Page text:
Deconstruction of Body Representation of the Back in Healthy Back Pain-free Individuals and People with Chronic Low Back Pain

Date of Award


Degree Name

Doctor of Philosophy (School of Physiotherapy)

Schools and Centres


First Supervisor

William Gibson

Second Supervisor

Benedict Wand

Third Supervisor

Dana Hince

Fourth Supervisor

Mervyn Travers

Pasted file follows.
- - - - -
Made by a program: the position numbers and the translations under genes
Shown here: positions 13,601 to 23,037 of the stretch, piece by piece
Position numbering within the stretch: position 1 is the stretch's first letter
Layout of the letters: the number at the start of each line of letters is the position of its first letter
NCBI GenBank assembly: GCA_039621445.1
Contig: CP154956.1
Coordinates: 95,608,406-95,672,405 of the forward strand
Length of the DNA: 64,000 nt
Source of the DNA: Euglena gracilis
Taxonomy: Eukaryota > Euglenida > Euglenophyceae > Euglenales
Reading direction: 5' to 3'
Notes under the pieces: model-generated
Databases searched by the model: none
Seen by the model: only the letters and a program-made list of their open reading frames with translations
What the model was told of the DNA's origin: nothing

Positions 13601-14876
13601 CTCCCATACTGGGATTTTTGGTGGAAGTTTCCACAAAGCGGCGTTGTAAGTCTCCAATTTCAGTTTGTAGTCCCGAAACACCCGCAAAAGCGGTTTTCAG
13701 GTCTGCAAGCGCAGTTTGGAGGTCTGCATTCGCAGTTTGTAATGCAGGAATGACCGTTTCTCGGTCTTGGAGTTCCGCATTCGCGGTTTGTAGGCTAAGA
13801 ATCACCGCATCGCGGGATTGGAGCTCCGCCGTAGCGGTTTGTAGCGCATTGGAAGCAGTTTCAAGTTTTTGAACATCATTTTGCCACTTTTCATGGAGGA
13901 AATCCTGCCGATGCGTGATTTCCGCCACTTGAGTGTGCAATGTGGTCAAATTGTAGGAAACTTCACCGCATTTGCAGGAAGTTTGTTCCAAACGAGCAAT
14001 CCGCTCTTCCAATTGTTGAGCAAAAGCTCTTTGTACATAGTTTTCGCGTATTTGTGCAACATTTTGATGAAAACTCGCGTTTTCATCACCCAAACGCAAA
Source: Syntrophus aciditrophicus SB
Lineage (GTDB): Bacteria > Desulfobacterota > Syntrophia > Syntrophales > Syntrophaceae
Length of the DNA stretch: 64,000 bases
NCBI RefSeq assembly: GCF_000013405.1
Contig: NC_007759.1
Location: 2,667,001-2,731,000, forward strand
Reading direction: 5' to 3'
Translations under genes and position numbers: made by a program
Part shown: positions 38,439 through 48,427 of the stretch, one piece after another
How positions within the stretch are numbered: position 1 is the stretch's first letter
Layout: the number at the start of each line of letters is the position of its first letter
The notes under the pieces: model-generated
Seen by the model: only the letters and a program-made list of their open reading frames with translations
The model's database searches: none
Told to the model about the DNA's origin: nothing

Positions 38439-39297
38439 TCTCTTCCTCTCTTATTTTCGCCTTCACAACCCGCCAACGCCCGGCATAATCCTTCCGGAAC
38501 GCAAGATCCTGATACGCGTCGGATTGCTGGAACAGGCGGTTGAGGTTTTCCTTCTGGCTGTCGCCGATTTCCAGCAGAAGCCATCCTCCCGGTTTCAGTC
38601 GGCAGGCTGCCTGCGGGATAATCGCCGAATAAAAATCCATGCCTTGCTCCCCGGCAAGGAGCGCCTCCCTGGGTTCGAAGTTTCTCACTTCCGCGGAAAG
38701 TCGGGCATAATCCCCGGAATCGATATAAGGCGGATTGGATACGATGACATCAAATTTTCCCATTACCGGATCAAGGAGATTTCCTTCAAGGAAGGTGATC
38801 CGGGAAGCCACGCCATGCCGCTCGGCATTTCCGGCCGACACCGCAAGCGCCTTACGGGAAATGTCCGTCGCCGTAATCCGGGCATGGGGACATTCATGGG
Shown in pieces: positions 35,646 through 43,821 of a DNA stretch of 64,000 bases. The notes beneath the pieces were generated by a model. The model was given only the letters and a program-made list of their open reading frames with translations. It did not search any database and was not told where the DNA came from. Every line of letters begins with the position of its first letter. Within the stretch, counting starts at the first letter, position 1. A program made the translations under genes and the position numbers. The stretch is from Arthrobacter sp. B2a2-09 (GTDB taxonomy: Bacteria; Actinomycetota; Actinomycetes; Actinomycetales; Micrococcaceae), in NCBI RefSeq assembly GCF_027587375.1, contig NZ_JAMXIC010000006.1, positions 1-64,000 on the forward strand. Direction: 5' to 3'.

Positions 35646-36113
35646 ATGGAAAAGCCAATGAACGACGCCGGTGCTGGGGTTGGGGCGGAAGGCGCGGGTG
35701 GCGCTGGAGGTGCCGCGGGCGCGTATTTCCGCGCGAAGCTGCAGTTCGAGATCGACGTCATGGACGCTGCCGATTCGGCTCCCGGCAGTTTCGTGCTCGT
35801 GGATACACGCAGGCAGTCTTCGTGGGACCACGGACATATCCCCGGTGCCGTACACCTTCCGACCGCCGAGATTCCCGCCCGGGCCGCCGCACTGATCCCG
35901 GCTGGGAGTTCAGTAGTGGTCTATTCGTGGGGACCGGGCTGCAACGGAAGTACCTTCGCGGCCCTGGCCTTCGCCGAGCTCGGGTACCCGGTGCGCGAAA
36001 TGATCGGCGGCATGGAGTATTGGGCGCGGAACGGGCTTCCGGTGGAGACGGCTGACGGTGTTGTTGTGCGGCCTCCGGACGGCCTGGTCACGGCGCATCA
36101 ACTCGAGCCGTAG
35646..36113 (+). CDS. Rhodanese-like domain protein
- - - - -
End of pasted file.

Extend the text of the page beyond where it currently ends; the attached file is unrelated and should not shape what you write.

Changes in various body representations have been increasingly investigated and subsequently posited to be potentially important factors in the development and maintenance of chronic low back pain. Three main domains of body representation are considered here: body model, body schema (comprising superficial and postural schema), and body image. Most studies informing our contemporary understanding of these body representations have been undertaken in areas such as the hand and forearm, with a comparative dearth of studies performed on the low back. Consequently, this thesis consists of a comprehensive investigation of body representation initially in healthy back pain-free individuals and then in a comparative fashion between healthy back pain-free individuals and people living with chronic low back pain. Firstly, the development of, and then reliability data for, a novel testing device measuring body landmark and tactile localisation tasks in the back is presented (Chapter 2). Establishing this device as reliable allowed progression into formal testing for the body model of the back in healthy back pain-free individuals with midline and lateral body landmark localisation (Chapter 3). Chapter 4 investigated tactile localisation in healthy back pain-free individuals, providing information on the superficial schema at the low back. The investigation of width perception via calipers, and a back picture mapping task, supplied information on the body image of the back for healthy back pain-free individuals (Chapter 5). Having established normative values of these phenomena in healthy back pain-free individuals, comparative analysis was then made between this group and participants with mild and moderate chronic low back pain (CLBP) (Chapter 6). Results described within this thesis indicate minimal differences exist between groups. The body model for all groups presented as a squatter back, wider at the waist and hips (although not significant at the hips for the Mild CLBP group). With tactile localisation, lateral landmarks were perceived more lateral than they actually were, and vertically, landmarks were perceived with an increasing inferior mislocalisation when moving down the back. With body image, all groups overestimated width perception at the thorax and waist, while in the picture mapping task, accuracy did not differ between groups, and group was not related to whether a person was accurate, underestimated, or overestimated in terms of the accuracy of size depiction in the images. Further, those who were inaccurate in their selection were no more likely to over or underestimate in their image choice. The hope is this project may provide the foundation for future work in this area and enable researchers and clinicians to better understand body representation in patients with CLBP. Such understanding may inform management strategies that could be employed to address these differences.

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